[*] Evelle J. Younger, Attorney General, Jack R. Winkler, Chief Assistant Attorney General, S. Clark Moore, Assistant Attorney General, and Russell Iungerich and Edward T. Fogel, Jr., Deputy Attorneys General, filed a brief for the State of California as amicus curiae urging affirmance.

Joseph P. Busch and Patrick F. Healy filed a brief for the National District Attorneys Association as amicus curiae.

[1] This shot formed the basis of a second count against Imbler for assault, which was tried with the murder count.

[2] This coat, identified by Mrs. Hasson as that worn by her husband’s assailant, yielded a gun determined by ballistics evidence to be the murder weapon.

[3] A fourth man who saw Hasson’s killer leaving the scene identified Imbler in a pretrial lineup, but police were unable to find him at the time of trial.

[4] Imbler also received a 10-year prison term on the assault charge. See n. 1, supra.

[5] Brief for Respondent, App. A, p. 6. The record does not indicate what specific action was taken in response to Pachtman’s letter. We do note that the letter was dated August 17, 1962, and that Imbler’s execution, scheduled for September 12, 1962, subsequently was stayed. The letter became a part of the permanent record in the case available to the courts in all subsequent litigation.

[6] Brief for Respondent 5.

[7] See generally Napue v. Illinois, 360 U. S. 264 (1959); Brady v. Maryland, 373 U. S. 83 (1963).

[8] The District Court found that Costello had given certain ambiguous or misleading testimony, and had lied flatly about his criminal record, his education, and his current income. As to the misleading testimony, the court found that either Pachtman or a police officer present in the courtroom knew it was misleading. As to the false testimony, the District Court concluded that Pachtman had “cause to suspect” its falsity although, apparently, no actual knowledge thereof. See 298 F. Supp., at 799-807. The Supreme Court of California earlier had addressed and rejected allegations based on many of the same parts of Costello’s testimony. It found either an absence of falsehood or an absence of prosecutorial knowledge in each instance. See In re Imbler, 60 Cal. 2d 554, 562-565, and n. 3, 387 P. 2d 6, 10-12, and n. 3 (1963).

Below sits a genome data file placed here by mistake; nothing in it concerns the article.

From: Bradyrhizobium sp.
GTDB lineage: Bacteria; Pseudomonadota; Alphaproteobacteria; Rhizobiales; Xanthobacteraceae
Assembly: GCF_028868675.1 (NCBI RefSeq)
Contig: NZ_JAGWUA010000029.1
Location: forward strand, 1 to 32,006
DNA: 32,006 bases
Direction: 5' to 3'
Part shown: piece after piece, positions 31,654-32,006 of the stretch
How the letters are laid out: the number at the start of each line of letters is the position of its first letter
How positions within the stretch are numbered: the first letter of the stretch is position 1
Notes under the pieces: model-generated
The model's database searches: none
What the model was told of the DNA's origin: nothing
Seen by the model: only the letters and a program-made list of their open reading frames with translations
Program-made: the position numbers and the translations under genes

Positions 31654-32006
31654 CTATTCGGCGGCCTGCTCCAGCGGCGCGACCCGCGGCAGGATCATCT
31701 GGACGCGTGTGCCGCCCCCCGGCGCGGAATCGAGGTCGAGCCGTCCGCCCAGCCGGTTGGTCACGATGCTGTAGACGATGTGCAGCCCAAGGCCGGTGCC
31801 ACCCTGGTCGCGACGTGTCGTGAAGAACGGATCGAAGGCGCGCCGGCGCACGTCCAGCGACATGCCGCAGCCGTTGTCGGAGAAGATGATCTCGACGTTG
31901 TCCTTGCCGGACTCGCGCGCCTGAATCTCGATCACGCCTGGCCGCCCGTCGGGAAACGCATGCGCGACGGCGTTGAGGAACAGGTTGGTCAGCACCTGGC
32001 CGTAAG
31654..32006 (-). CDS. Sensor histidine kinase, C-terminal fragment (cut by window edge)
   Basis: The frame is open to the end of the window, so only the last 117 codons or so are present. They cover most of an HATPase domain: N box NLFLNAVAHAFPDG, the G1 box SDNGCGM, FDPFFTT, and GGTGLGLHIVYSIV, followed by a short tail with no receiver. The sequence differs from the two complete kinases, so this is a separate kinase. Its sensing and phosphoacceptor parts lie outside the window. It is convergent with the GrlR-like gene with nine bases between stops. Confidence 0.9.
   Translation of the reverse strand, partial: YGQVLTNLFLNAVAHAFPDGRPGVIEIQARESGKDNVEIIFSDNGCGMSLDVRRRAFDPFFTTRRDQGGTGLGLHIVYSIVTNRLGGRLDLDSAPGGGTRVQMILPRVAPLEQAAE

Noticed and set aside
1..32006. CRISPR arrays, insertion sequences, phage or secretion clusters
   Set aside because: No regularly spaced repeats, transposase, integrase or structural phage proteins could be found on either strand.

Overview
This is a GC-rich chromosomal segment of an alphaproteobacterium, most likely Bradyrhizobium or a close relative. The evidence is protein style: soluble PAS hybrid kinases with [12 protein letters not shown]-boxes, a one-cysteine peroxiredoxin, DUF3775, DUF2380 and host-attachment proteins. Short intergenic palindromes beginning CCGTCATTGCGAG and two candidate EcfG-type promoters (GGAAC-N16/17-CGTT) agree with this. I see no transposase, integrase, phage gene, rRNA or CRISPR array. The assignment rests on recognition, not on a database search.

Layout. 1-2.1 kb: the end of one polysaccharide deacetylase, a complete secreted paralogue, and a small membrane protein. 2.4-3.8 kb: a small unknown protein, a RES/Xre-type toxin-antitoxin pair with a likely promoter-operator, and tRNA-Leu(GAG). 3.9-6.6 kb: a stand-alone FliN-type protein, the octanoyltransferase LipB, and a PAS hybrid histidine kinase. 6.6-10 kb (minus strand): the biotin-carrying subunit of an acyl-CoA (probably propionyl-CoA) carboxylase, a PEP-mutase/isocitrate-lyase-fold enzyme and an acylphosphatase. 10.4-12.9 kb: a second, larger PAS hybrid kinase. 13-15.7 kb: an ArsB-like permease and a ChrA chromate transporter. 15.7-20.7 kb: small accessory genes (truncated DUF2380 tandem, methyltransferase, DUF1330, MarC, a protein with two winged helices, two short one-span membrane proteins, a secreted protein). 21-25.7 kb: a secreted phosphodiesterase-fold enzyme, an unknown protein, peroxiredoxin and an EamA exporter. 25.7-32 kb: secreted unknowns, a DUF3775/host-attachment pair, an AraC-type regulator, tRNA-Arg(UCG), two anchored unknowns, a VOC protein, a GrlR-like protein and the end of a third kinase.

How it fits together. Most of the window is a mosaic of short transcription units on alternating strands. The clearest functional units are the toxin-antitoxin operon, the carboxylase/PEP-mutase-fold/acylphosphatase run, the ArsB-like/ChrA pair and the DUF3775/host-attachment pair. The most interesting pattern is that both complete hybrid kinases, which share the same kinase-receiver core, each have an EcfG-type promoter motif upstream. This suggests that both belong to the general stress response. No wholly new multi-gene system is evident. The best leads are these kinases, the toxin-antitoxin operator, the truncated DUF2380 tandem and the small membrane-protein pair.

[9] See 298 F. Supp., at 809-811. The Supreme Court of California earlier had rejected similar allegations. See In re Imbler, supra, at 566-568, 387 P. 2d, at 12-13.

[10] Title 42 U. S. C. ß 1983, originally passed as ß 1 of the Civil Rights Act of 1871, 17 Stat. 13, reads in full:

“Every person who, under color of any statute, ordinance, regulation, custom, or usage, of any State or Territory, subjects, or causes to be subjected, any citizen of the United States or other person within the jurisdiction thereof to the deprivation of any rights, privileges, or immunities secured by the Constitution and laws, shall be liable to the party injured in an action at law, suit in equity, or other proper proceeding for redress.”

[11] See, e. g., Pierson v. Ray, 386 U. S. 547, 559 (1967) (Douglas, J., dissenting); Tenney v. Brandhove, 341 U. S. 367, 382-383 (1951) (Douglas, J., dissenting).

[12] The Court described the immunity of judges as follows:

“Few doctrines were more solidly established at common law than the immunity of judges from liability for damages for acts committed within their judicial jurisdiction, as this Court recognized when it adopted the doctrine, in Bradley v. Fisher, 13 Wall. 335 (1872). This immunity applies even when the judge is accused of acting maliciously and corruptly, and it `is not for the protection or benefit of a malicious or corrupt judge, but for the benefit of the public, whose interest it is that the judges should be at liberty to exercise their functions with independence and without fear of consequences.’ ” 386 U. S., at 553-554 (citation omitted).

[13] The procedural difference between the absolute and the qualified immunities is important. An absolute immunity defeats a suit at the outset, so long as the official’s actions were within the scope of the immunity. The fate of an official with qualified immunity depends upon the circumstances and motivations of his actions, as established by the evidence at trial. See Scheuer v. Rhodes, 416 U. S. 232, 238-239 (1974); Wood v. Strickland, 420 U. S. 308, 320-322 (1975).

[14] The elements of this immunity were described in Scheuer as follows: